Sunday, 14 March 2010

Stuart Gordon's The Pit and the Pendulum

Zone Horror, a cable channel transmitted in the UK and Ireland offers up mostly disposable trash (Mega Snake, anyone ?) but occasionally, something interesting gets washed up. A few nights ago I caught up with Stuart Gordon's 1990 film The Pit & the Pendulum, which is more Mark of the Devil, than Roger Corman, set during the time of the Spanish Inquisition. The story concerns a married couple who unwittingly fall into the clutches of the monk Torquemada, witchfinder general and torturer extraordinaire of the Inquisition (played by Lance Henriksen), when the beautiful wife becomes the object of Torquemada's Madonna/Whore complex.

The Pit & the Pendulum is not a bad effort from Stuart Gordon, certainly not in the league of his iconic debut feature Re-Animator, and the flawed genius of From Beyond. Still, the film is engaging, and with some tasteful nudity and a smattering of torture sequences (not especially gory but one or two will make you wince), its worth seeking out. Regular Gordon collaborator Dennis Paoli's screenplay is good, importing ideas and themes from other Poe works, and there's plenty of sardonic humour along the way. Performances are variable, but Lance Henriksen is especially memorable as the monk tormented by black and secret desires, and look out for Herbert West, Re-Animator himself, Jeffrey Combs as one of Torquemada's judges; and Tom Towles, who's wasted in a non-role, hidden behind a silly Musketeers-style garb. Oliver Reed appears in a very fleeting cameo as a visiting Cardinal rallying against the Inquisition (a nod to The Devils perhaps ?). The film was shot in Italy, but suffers from a flat TV look, similar to some medieval documentary seen on the History Channel. And, yes, the titular torture device turns up at the end for the spirited climax.

There was a R1 DVD of The Pit & the Pendulum available a few years ago, but now it seems its only available in a 4-disc Stuart Gordon Collection (Amazon, priced at $117 no less!). There's also a R2 DVD which may be out of print but shouldn't too hard to find. Recommended.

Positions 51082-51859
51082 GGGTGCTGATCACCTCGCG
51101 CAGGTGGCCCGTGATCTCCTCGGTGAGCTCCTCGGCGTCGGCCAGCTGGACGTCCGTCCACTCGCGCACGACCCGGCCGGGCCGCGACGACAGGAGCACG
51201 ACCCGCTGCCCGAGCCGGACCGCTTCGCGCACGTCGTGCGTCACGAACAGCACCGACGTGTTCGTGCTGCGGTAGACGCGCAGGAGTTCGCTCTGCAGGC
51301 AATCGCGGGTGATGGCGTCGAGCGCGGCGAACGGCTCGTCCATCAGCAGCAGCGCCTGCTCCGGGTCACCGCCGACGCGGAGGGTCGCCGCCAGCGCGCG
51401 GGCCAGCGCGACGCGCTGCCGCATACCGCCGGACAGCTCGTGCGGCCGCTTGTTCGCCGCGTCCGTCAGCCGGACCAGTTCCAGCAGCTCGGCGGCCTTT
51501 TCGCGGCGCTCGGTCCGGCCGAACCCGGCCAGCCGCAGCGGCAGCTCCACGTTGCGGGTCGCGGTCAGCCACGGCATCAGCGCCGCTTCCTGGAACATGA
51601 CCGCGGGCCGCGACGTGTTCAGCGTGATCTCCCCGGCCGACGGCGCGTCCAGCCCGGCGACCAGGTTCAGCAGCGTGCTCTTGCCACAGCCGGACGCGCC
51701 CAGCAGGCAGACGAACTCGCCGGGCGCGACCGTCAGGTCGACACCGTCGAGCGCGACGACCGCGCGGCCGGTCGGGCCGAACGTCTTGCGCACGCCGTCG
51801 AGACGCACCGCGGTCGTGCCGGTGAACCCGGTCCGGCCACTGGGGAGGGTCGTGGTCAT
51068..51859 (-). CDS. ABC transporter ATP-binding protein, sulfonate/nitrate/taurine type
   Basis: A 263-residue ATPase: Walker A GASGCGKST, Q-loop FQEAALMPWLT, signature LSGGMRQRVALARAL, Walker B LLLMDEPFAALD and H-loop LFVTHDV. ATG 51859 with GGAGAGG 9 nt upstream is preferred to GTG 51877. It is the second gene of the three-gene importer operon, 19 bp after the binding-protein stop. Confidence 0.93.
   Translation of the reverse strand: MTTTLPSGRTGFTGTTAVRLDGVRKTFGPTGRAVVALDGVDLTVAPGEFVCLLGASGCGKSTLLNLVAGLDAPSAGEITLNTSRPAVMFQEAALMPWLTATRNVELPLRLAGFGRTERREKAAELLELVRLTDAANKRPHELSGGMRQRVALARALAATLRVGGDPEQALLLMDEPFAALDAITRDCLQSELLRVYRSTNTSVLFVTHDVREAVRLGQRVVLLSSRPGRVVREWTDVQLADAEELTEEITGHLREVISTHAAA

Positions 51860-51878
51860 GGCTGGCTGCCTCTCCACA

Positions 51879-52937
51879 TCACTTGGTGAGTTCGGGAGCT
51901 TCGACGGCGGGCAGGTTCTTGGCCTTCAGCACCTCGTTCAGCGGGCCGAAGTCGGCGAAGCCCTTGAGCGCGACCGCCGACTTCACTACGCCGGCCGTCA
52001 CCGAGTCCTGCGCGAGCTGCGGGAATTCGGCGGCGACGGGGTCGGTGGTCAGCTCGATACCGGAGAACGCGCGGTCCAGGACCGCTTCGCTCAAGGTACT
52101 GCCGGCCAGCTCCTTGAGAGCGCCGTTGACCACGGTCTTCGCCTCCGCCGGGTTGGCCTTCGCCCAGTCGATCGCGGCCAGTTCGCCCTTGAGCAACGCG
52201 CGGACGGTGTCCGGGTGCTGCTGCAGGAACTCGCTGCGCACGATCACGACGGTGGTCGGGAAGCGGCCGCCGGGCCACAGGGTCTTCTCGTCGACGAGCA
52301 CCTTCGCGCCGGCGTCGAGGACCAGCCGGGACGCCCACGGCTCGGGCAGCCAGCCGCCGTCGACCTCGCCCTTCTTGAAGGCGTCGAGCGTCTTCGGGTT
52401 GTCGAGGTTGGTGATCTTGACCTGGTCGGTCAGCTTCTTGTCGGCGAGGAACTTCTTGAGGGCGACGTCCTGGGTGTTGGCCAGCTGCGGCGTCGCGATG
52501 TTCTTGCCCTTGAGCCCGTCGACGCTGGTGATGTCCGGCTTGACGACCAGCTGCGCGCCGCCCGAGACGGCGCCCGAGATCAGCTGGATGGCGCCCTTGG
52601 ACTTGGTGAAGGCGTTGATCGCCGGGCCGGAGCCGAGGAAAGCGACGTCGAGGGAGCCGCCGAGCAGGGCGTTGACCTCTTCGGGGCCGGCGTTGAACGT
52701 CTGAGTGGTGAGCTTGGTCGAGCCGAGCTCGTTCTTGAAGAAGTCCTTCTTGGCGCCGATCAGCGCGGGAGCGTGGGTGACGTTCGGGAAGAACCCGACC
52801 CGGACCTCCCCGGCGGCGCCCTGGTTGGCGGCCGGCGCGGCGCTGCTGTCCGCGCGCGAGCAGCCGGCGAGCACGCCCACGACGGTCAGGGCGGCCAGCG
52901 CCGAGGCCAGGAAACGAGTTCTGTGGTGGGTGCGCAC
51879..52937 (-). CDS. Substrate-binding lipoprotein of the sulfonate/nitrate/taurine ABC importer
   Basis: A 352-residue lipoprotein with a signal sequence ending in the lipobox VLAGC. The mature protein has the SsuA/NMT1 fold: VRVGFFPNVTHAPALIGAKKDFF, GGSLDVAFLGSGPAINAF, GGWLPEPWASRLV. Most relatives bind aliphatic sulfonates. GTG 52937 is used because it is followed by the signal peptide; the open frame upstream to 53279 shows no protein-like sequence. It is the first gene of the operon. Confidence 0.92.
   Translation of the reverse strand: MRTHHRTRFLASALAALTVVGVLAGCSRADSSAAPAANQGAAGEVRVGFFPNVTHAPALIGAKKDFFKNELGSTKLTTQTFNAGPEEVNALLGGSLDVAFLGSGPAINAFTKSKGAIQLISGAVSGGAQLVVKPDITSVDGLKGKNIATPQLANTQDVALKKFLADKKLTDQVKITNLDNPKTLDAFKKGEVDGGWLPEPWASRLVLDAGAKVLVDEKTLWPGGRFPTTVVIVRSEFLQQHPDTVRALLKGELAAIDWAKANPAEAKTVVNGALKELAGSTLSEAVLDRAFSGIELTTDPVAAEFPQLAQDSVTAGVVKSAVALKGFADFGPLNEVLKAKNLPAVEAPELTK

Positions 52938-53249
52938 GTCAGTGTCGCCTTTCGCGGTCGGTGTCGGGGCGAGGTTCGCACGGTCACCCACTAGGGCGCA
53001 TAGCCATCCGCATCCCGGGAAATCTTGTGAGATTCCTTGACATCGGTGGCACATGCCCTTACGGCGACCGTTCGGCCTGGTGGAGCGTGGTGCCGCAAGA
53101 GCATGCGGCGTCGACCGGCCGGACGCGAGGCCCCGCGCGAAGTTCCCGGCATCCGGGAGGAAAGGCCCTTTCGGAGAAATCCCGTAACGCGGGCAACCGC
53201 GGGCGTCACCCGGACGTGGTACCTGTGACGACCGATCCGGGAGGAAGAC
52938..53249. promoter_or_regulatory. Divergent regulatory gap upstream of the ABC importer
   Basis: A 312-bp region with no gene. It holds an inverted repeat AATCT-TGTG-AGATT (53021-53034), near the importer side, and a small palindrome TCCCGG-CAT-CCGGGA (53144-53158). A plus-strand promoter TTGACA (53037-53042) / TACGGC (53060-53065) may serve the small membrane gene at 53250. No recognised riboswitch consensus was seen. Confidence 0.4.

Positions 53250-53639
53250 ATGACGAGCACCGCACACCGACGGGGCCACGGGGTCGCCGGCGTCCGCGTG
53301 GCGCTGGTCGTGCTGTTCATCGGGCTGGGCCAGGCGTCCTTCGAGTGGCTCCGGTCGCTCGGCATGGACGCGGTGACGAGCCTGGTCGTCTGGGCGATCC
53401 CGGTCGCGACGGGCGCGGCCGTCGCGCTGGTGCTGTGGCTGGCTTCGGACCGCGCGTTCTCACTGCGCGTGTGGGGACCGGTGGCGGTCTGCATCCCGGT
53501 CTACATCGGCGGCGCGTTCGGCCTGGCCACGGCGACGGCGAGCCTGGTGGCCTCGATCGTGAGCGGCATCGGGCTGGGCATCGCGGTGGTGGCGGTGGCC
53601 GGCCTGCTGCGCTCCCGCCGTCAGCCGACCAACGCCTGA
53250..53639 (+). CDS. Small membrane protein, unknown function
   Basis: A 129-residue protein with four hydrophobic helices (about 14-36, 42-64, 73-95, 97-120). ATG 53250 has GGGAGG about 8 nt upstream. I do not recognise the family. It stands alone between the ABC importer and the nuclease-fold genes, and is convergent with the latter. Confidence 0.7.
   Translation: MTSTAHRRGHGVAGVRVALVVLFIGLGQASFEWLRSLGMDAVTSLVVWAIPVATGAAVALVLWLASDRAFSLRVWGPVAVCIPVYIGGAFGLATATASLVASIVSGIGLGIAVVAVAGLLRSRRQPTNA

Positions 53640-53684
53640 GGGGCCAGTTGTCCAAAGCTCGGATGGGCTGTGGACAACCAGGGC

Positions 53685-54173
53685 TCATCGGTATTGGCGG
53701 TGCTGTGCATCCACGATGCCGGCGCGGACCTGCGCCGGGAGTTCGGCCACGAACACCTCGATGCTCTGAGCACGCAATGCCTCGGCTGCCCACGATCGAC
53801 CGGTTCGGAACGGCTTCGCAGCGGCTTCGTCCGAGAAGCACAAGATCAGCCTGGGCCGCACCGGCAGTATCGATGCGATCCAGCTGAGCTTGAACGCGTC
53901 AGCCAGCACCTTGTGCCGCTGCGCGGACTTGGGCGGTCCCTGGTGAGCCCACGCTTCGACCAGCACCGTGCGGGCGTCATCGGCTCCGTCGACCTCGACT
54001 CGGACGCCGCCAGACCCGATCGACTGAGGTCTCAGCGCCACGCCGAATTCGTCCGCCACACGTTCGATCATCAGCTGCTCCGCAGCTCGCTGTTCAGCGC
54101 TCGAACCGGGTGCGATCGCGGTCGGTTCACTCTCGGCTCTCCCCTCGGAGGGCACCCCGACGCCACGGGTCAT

1. I got to see this on a screener VHS a week or so before its release. I actually still have that tape - and what's funny is that of all the Full Moon screeners I have (a bit of a long tale, that) it's the only one that has a time code clock in the corner running across it's entire running time. That same timecode would look not at all out of place in Crash and Burn or Trancers - but in the movie set in olden times in Italy - it's as annoying as hell! I do like the movie quite a bit - must shout out to Frances Bay here - a wonderful character actress who has a nice bit as an accused witch heading for a fiery punishment - who then takes some extreme measures to make sure she's not the only one who'll suffer when she goes up in smoke...

    Lance Henriksen wrapped up playing the biker villain in Stone Cold for director Craig Baxley on a Friday - flew to Italy over the weekend, let them shave off his long biker locks, and started playing Torquemada on Monday morning. That, sir, is acting. Love me some Lance H!

  2. Craig, great story about Lance Henrikson ! I really like that particular that strata of actor - the hard-working jobbing player who goes where the work takes him, ducking and diving, as you say, wrapping one role and prepping the next with barely a break to catch one's breath. But that's incredible to go from a contemporary biker to a 15th century inquisitor over a weekend !